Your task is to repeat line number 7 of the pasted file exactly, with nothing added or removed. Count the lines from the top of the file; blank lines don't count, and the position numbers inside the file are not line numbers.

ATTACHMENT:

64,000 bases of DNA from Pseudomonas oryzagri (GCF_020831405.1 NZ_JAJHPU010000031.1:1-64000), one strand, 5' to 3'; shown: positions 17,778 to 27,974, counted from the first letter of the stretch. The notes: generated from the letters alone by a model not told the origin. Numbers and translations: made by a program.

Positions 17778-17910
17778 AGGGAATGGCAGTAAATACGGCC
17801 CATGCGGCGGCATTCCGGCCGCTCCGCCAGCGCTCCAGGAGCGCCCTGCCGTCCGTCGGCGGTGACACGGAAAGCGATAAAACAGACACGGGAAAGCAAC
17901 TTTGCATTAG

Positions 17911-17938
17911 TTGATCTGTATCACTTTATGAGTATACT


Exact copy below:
17911 TTGATCTGTATCACTTTATGAGTATACT